State v. Lewis, Del. Super., I.D. No. 00122554 (Mar. 30, 2004). State v. Lewis, Del. Super., I.D. No. 00122554 (May 14, 2004).
We review the denial of a motion for acquittal de novo.3 Viewing the
evidence in the light most favorable to the State, we look to whether a rational trier of fact could find Lewis guilty beyond a reasonable doubt.4 In reviewing the record, we do not distinguish between direct and circumstantial evidence of guilt.5 5. Lewis first contends that the State failed to prove the elements of A person is guilty of aggravated menacing when “by
displaying what appears to be a deadly weapon[,] that person intentionally places another person in fear of imminent physical injury.”6 Because Custis testified that she was not afraid of being hit with the pipe, Lewis argues that the State failed to prove that Custis was in fear of imminent physical injury. 6. It is the sole province of the jury to resolve both questions of witness
credibility and conflicts in witness testimony.7 A jury verdict based on conflicting evidence will not be set aside “if there [is] competent evidence upon which the verdict might reasonably be based.”8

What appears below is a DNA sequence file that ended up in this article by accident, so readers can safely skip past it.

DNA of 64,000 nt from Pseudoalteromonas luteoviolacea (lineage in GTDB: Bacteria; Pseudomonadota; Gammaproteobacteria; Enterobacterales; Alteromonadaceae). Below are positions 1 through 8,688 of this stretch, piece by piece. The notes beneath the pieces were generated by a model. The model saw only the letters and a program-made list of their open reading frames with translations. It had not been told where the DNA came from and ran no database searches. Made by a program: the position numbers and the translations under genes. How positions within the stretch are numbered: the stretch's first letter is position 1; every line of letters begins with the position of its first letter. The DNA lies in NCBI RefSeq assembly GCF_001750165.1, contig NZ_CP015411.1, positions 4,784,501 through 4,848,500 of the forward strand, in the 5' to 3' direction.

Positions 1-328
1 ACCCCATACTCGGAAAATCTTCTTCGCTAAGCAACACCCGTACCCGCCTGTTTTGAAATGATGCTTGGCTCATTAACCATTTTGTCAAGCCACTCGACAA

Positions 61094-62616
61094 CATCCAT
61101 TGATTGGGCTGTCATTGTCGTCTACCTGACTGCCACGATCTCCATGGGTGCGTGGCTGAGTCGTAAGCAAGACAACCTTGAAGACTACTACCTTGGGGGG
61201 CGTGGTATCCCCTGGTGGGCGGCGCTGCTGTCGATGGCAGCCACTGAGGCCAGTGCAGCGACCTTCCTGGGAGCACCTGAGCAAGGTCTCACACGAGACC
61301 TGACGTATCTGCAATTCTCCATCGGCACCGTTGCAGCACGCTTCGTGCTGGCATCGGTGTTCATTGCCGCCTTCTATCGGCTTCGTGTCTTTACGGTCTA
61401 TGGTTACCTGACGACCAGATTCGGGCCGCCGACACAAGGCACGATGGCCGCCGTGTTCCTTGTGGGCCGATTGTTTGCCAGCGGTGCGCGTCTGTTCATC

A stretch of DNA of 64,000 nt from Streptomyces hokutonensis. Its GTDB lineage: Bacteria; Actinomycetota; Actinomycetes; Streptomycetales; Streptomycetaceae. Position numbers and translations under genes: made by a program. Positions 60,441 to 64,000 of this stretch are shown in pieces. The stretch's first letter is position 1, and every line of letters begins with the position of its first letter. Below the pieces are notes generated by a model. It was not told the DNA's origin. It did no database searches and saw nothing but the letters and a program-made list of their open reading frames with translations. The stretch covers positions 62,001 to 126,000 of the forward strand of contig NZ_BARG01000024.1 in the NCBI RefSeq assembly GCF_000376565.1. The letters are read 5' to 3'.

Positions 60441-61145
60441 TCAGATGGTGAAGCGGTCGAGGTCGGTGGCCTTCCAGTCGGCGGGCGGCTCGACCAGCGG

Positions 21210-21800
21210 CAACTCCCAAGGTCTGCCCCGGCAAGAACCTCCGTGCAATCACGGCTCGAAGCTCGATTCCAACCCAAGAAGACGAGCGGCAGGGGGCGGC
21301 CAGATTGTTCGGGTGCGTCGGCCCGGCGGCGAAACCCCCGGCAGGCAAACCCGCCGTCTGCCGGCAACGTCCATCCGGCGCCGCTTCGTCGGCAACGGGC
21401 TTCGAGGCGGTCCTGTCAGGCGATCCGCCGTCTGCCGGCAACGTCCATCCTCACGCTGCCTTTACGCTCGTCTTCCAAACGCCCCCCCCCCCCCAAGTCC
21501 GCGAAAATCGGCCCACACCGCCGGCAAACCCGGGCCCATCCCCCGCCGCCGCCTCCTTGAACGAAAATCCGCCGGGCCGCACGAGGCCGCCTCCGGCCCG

3 4 5
Hardin v. State, 844 A.2d 982, 989 (Del. 2004). Id. Cline v. State, 720 A.2d 891, 892 (Del. 1998). 11 Del. C. § 602(b). Pryor v. State, 453 A.2d 98, 100 (Del. 1982). Zutz v. State, 160 A.2d 727, 729 (Del. 1960).
6 7 8
Although Custis testified that she was not afraid of Lewis, the
prosecution presented sufficient evidence to support the jury’s aggravatedmenacing verdict. First, the record reveals that Custis stated she was afraid while Lewis choked her. It was logical for the jury to infer that when Lewis picked up the pipe moments later, Custis remained fearful that he would continue attacking her. Furthermore, the fact that Custis armed herself with a tire iron also would permit the jury to infer that she was afraid Lewis would strike her with the pipe. Based on this evidence, we find the trial judge properly denied Lewis’s motion for a judgment of acquittal on the aggravated menacing charge. 8. Lewis next challenges the sufficiency of the evidence surrounding the